Anyone having this problem with the Sony A7? black area of image.

Started 5 months ago | Discussions thread
SQLGuy
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Re: Anyone having this problem with the Sony A7? black area of image.
In reply to Brian_Smith, 5 months ago

Brian_Smith wrote:

SQLGuy wrote:

But that still doesn't make any sense. A manual lens isn't a lens at all as far as the body is concerned - it's just a spot of light hitting the sensor.

What about if the OP removes the lens and just shoots without a lens at the same ISO and shutter speed, with EFCS on? My bet is that he's still going to see that shadow.

Page 266 of the Sony A7 User Help Guide notes:

"When a lens made by another manufacturer (including a Minolta/Konica-Minolta lens) is used, set this item to [Off]. If you set this function to [On], the correct exposure will not be set or the image brightness will be uneven."

Granted, they could explain "brightness will be uneven" a bit better - but it refers to edge darkening as shown in the example.

The same page also notes:

"When you shoot at high shutter speeds with a large diameter lens attached, the ghosting of a blurred area may occur, depending on the subject or shooting conditions. In such cases, set this function to [Off]."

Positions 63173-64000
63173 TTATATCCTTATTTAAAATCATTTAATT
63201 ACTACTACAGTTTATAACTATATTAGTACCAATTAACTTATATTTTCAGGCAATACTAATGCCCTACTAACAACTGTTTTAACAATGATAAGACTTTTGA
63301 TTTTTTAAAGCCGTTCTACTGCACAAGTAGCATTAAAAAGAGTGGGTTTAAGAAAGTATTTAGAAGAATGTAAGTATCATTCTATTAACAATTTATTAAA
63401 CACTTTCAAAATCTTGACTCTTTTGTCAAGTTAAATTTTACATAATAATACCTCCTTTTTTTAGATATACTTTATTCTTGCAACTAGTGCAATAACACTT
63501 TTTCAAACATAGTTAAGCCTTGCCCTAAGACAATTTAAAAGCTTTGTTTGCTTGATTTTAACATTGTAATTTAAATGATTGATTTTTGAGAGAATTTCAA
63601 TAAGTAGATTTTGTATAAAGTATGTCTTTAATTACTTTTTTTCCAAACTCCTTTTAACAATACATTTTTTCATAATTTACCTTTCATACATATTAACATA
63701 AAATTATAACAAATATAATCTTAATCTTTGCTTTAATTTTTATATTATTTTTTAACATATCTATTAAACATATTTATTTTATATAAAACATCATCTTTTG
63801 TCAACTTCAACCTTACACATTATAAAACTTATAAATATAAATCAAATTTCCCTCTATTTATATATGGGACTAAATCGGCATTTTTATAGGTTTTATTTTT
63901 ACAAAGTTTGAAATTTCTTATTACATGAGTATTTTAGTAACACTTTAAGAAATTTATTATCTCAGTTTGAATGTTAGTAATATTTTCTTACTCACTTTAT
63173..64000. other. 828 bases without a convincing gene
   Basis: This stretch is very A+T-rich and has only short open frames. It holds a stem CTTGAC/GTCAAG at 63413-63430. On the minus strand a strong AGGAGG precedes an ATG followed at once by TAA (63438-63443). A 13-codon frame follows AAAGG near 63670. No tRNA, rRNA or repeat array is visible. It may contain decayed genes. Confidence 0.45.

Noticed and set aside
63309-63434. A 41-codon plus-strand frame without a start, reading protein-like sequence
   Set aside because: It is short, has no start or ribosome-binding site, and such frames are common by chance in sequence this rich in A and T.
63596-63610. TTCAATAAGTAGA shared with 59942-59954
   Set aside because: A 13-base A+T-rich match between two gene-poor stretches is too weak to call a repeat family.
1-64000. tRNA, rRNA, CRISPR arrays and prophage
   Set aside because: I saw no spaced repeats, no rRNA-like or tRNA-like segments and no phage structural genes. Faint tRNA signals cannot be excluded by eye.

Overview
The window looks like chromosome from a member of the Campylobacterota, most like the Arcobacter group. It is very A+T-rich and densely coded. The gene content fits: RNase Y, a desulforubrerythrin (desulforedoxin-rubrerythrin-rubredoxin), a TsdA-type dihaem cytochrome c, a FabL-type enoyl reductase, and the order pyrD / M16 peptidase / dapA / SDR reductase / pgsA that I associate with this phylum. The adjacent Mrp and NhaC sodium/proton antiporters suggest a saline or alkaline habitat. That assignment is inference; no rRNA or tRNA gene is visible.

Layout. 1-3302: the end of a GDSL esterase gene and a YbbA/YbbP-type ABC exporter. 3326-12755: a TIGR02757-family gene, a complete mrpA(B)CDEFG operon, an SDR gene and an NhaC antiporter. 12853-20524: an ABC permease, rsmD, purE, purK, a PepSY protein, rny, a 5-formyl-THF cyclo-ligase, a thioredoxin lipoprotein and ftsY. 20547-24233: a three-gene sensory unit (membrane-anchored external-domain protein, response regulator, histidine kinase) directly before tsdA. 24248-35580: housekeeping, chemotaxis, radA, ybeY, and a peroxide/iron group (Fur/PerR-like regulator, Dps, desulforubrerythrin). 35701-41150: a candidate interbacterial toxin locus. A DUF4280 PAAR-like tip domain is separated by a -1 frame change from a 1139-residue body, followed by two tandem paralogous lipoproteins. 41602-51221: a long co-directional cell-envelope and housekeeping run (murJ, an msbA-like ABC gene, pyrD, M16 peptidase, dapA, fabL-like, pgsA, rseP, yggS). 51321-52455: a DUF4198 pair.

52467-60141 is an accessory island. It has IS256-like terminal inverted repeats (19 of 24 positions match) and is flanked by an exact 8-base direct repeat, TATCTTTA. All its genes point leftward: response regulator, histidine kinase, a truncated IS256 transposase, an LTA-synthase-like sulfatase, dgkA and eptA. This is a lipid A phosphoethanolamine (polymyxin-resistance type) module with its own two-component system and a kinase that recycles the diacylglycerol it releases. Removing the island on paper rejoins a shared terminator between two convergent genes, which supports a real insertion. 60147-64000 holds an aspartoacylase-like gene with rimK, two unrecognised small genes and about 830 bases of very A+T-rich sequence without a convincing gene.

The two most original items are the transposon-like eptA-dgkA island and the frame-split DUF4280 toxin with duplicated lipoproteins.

I don't see ghosting in his example, but either way the solution is the same. Turn off EFC.

I've only heard of EFC incompatibility mentioned with telephoto legacy lenses - but it may not be limited to long glass.

Yes. I had already posted more or less that same first line from the NEX-7 manual. But, as I mentioned a couple of months ago in the other thread that was linked, I don't think they are talking about the shutter curtain causing the issue - I think they are saying that the camera won't always get the aperture set to the selected value before starting the exposure. If the iris is closing while the shutter is firing, that will result in "uneven" brightness.

My theory is that some of these cameras have a bit of error in the synch between their physical and electronic shutters that becomes noticeable at high shutter speeds. I am not that fond of this theory, but it's the only thing I can think of that explains this behavior.

If you have another theory, I would be very interested to hear it.

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A7 with kit lens and a number of legacy lenses (mostly Canon FD); A3000 converted to IR.

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